HPL Driving Simulator Trainer

 

In 2009, the Human Performance Laboratory received a second driving simulator to complement our research in driver training human factors.  The new simulator is a Systems Technologies Inc. (STI) driving simulation system (Figure 2).  The new simulator will be primarily be used for driver training research.  The advantage of the STI system is that it is a very powerful driving simulator system for an affordable cost.  The system has an extremely large user base in the driver’s education, insurance, and training research community.  While our system will be somewhat upsized compared to the typical STI system in the field, the fact that our platform will operate using the

 

 

same software and basic hardware components means our research findings will be more easily generalized for use in the field and will greatly increase our ability to collaborate with other organizations using the same system for projects such as training research or large-scale field studies.  Sharing an STI system’s scenarios and visual databases is as easy as emailing a single file to another user. 

 

Figure 2: STI Simulator Hardware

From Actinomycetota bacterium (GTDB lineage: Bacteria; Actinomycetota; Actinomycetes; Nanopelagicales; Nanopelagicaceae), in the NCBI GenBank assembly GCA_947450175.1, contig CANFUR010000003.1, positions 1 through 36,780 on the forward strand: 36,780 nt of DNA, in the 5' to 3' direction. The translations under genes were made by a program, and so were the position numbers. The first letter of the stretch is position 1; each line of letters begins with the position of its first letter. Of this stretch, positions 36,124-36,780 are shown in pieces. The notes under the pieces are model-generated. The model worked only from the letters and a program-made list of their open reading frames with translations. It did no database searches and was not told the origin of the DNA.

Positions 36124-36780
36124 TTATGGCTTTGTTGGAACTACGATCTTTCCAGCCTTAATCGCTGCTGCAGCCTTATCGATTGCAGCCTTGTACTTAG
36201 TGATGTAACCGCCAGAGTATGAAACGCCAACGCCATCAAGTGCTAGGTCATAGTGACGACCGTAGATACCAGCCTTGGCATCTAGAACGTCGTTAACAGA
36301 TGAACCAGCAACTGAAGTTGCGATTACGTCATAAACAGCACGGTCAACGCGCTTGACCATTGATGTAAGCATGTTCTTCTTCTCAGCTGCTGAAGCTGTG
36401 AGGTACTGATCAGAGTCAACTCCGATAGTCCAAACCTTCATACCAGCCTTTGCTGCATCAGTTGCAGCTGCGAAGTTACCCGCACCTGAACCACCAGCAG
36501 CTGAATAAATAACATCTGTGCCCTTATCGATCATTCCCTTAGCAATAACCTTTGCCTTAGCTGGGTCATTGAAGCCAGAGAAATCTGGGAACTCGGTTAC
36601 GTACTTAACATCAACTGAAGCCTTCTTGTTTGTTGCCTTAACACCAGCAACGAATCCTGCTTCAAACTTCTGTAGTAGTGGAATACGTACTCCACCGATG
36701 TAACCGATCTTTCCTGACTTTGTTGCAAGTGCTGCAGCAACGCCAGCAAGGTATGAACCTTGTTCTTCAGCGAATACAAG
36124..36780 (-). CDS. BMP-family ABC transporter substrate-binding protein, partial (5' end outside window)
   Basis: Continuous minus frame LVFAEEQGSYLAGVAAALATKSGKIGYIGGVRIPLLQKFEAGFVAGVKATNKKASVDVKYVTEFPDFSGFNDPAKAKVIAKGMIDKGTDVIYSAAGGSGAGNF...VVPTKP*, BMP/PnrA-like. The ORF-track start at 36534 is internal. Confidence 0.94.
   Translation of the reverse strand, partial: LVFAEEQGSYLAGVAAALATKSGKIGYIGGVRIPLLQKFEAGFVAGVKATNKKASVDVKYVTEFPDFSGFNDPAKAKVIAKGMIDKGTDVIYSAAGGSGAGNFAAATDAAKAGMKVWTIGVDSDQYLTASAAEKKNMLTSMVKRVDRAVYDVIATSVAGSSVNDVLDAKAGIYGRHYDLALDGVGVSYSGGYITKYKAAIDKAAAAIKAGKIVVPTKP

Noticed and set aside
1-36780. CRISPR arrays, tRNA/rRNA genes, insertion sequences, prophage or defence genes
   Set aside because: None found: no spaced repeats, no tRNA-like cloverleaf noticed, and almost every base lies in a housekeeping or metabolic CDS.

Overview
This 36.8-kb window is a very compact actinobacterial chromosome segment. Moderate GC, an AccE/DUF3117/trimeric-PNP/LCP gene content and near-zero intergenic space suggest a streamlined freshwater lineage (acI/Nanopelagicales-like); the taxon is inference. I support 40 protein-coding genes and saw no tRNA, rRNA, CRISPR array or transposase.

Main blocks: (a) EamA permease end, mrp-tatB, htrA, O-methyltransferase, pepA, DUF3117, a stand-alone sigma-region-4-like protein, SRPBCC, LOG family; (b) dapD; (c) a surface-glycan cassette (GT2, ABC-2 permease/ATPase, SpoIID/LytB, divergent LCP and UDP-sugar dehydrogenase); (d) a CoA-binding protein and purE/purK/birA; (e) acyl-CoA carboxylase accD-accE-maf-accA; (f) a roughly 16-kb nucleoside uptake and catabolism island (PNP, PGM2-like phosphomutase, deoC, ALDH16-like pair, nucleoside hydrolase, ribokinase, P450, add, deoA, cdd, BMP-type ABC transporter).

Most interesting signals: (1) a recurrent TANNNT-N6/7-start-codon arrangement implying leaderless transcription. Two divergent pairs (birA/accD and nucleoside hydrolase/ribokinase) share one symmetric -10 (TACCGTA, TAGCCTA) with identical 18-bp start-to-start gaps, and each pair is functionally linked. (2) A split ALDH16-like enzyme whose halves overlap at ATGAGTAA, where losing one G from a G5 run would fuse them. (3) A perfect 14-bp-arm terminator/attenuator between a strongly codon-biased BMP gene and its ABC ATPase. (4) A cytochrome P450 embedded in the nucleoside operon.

SIMULATOR HARDWARE:  For our new system, a custom-built simulation platform is being constructed.  The new system will utilize an adjustable driver’s chair and steering/pedal console.  Three 60″ diagonal screens will be directly in front of the driver, subtending at least 160 degrees visual angle.  Roadway images will be projected to the screens using state-of-the-art short throw projectors which can be placed directly below the screens, eliminating the need for ceiling mounted projectors and allowing for a more compact simulator set up.  The sound system for the simulator will consist of three Logitec Dolby 2.1 Surround Sound speakers, two located behind the screens to the left and right of the participant, and a sub-woofer, located in front of the participant.